Law School Case Brief
Truck Rent-A-Center, Inc. v. Puritan Farms 2nd, Inc. - 41 N.Y.2d 420, 393 N.Y.S.2d 365, 361 N.E.2d 1015 (1977)
Liquidated damage provisions will not be enforced if it is against public policy to do so, and public policy is firmly set against the imposition of penalties or forfeitures for which there is no statutory authority. It is plain that a provision which requires, in the event of contractual breach, the payment of a sum of money grossly disproportionate to the amount of actual damages provides for penalty and is unenforceable. A liquidated damage provision has its basis in the principle of just compensation for loss. A clause which provides for an amount plainly disproportionate to real damage is not intended to provide fair compensation but to secure performance by the compulsion of the very disproportion. A promisor would be compelled, out of fear of economic devastation, to continue performance and his promisee, in the event of default, would reap a windfall well above actual harm sustained. To permit parties, in their unbridled discretion, to utilize penalties as damages, would lead to a terrible oppression in pecuniary dealings.
Defendant lessee furnished milk products to customers using new delivery trucks leased under an agreement with plaintiff lessor. The agreement provided that an early termination of the lease through defendant's breach would entitle plaintiff to 50 percent of rents that would have come due until the date of normal expiration. Defendant terminated early, complaining that plaintiff had not repaired and maintained the trucks as provided in the agreement. Plaintiff commenced a suit for payment of the liquidated damages, and defendant counterclaimed for return of its security deposit. The trial court found that plaintiff had substantially performed its obligations and defendant was not justified in terminating the agreement. The decision was affirmed by the appellate division, and defendant appealed.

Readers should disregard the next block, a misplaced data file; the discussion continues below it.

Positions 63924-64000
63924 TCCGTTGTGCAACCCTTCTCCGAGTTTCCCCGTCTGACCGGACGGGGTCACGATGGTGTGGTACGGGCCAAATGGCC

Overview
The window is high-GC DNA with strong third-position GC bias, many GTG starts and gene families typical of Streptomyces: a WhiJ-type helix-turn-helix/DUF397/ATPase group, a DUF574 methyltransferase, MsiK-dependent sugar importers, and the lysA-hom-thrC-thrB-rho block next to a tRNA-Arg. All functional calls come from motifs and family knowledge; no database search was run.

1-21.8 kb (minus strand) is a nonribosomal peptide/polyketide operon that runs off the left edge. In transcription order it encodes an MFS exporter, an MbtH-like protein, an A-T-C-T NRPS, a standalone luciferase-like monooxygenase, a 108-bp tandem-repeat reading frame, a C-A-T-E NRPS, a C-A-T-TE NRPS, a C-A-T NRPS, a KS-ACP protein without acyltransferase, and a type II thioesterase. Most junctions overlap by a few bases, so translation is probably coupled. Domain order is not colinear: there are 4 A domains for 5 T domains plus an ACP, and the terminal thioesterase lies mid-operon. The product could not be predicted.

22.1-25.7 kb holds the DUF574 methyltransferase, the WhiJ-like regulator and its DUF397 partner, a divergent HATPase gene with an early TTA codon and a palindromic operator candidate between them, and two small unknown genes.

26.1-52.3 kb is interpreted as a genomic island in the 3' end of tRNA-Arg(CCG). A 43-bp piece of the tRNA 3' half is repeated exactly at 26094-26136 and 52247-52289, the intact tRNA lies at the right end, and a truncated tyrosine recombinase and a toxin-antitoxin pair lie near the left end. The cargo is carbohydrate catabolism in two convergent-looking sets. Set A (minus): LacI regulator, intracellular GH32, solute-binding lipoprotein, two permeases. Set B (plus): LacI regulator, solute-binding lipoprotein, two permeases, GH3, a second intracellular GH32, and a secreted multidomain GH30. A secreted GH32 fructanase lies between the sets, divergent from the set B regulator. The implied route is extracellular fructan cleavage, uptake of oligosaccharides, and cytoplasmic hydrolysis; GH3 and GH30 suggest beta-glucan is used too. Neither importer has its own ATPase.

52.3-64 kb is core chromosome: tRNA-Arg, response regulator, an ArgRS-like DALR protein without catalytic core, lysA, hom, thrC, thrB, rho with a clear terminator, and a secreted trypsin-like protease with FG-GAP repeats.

Was the provision in a truck lease agreement requiring payment of an amount equal to one half of the rent otherwise payable for the balance of the lease term in the event of the lessee's breach an enforceable liquidated damages clause?
The court affirmed the judgment in favor of plaintiff lessor because it substantially performed its obligations and defendant lessee was not justified in terminating the lease agreement early. The court held that it was permissible for the parties to agree in advance what the liquidated damages would be for a breach. It was permissible for the parties to agree in advance that the re-rental or sale value of the vehicles would be 50 percent of the weekly rental. The court held that there was no indication of any disparity of bargaining power or of unconscionability, and the provision for liquidated damages related reasonably to potential harm that was difficult to estimate.
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